📍 Tenuta di San Rossore
Loc. Cascine Vecchie – Pisa
📱050/539111 – 530101 Visitor Center
What to know:
In addition to visiting some areas independently, the Park offers many opportunities for stays, nature vacations, guided tours and environmental education proposals for schools.
A few kilometers from Pisa, there is an island of green and silent nature. It is the Natural Park of Migliarino San Rossore Massaciuccoli, a protected area that extends along the coast and includes the municipalities of Pisa, Viareggio, San Giuliano Terme, Vecchiano, Massarosa and Livorno.
Many environments to discover
A mosaic of very different environments that have remained intact: the Macchia Lucchese, Lake Massaciuccoli, the former Presidential Estate of San Rossore, the forests of Tombolo and Migliarino, the mouths of the Arno and Serchio rivers. The Park manages the Secche della Meloria, the rocks between Livorno and Gorgona island.
The Park can be visited with free or guided excursions, even for children, not only on foot but also by bike, on board a horse-drawn carriage, with an ecological train and with the boat. Routes have been designed with walkways, footbridges, wooden slides and special structures to stimulate sight and hearing, so as to allow people with motor and sensory disabilities to experience this corner of Tuscany.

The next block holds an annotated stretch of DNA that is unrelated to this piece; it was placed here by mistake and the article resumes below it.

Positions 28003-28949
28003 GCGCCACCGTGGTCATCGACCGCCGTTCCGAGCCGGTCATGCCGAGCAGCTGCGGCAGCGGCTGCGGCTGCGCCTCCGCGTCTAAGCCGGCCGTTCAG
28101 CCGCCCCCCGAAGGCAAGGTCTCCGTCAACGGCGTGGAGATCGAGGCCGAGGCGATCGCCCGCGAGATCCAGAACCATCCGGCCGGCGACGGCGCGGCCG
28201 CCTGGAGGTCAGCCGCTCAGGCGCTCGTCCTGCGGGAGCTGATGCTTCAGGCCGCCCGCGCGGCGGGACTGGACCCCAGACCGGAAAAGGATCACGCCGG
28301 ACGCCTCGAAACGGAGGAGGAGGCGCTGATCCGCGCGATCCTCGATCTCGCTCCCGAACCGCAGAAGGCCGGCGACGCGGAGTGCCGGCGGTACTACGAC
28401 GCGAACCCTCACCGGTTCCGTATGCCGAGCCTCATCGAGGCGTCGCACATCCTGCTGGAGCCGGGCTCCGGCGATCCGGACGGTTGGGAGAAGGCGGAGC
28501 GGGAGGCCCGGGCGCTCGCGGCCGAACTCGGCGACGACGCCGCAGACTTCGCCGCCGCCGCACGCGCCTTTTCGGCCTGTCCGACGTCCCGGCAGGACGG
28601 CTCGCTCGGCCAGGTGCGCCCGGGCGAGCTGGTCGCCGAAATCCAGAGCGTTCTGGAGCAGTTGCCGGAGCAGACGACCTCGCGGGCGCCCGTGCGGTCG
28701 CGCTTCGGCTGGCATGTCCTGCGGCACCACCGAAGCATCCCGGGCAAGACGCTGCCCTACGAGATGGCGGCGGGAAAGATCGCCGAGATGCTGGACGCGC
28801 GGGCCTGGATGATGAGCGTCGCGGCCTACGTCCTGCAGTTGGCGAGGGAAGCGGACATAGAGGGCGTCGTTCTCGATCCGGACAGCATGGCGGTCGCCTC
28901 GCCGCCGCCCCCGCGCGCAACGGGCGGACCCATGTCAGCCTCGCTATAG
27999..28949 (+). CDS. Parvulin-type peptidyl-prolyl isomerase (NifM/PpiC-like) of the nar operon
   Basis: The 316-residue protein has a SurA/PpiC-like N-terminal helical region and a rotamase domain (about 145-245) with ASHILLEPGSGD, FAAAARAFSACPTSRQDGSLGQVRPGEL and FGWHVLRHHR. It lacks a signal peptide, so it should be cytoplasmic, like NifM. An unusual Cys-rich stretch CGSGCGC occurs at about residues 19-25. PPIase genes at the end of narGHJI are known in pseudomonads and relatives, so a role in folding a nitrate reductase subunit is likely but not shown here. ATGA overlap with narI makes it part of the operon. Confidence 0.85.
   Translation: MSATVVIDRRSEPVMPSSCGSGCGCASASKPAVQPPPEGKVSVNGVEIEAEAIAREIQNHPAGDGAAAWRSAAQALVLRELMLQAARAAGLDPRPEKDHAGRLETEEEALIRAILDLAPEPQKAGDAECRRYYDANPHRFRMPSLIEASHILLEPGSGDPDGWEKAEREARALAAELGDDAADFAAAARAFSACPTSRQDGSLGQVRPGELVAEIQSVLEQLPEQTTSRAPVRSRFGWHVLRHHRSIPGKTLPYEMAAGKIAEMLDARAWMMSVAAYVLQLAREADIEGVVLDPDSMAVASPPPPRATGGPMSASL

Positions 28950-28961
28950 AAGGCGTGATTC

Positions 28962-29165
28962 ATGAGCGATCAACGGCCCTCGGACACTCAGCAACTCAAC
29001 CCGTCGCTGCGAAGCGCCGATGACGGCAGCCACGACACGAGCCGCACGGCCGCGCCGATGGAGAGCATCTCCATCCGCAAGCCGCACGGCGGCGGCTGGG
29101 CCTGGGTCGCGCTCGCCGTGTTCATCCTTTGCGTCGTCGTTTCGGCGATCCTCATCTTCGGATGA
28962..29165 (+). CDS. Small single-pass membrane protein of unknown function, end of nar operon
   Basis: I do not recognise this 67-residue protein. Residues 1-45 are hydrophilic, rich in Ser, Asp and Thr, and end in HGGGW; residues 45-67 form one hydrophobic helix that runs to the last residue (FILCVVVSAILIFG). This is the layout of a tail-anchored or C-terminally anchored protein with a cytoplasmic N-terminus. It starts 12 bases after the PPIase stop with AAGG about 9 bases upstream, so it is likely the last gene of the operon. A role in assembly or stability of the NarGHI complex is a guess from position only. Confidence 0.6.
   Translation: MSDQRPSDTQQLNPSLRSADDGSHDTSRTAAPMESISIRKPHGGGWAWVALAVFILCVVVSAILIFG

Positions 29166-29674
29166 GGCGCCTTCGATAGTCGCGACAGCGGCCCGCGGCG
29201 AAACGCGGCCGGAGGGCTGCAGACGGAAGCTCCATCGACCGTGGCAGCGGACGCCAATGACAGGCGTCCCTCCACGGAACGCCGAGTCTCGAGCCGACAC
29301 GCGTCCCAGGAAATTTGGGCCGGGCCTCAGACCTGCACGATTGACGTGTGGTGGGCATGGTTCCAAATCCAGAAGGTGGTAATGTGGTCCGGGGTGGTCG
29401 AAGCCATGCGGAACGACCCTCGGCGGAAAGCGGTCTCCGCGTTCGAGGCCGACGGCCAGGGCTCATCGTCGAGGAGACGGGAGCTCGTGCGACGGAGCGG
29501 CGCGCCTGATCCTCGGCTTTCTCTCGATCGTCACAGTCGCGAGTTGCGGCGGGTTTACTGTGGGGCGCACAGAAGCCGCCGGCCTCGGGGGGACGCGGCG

The San Rossore Estate
The San Rossore Estate was the first property of the King of Italy, then of the President of the Republic from 1956 to 1999. In the Middle Ages there were many monasteries in this area, including one dedicated to San Luxorio, which later became San Rossore. From 1500 to 1700 the Medici family rented the land and bought, among other things, the Casale La Sterpaia.
It was the Grand Duke Ferdinando I de ‘Medici to begin the reclamation of the last stretch of the Arno, which was moved further north by 2 km. This is the so-called “Ferdinando Cut”. And it was Ferdinando II de’ Medici, in 1622, to introduce the dromedaries in the Estate, which settled so well that they remained there until 1976, the year in which, as a result of the famine following the Second World War that had already decimated them, the last specimen died.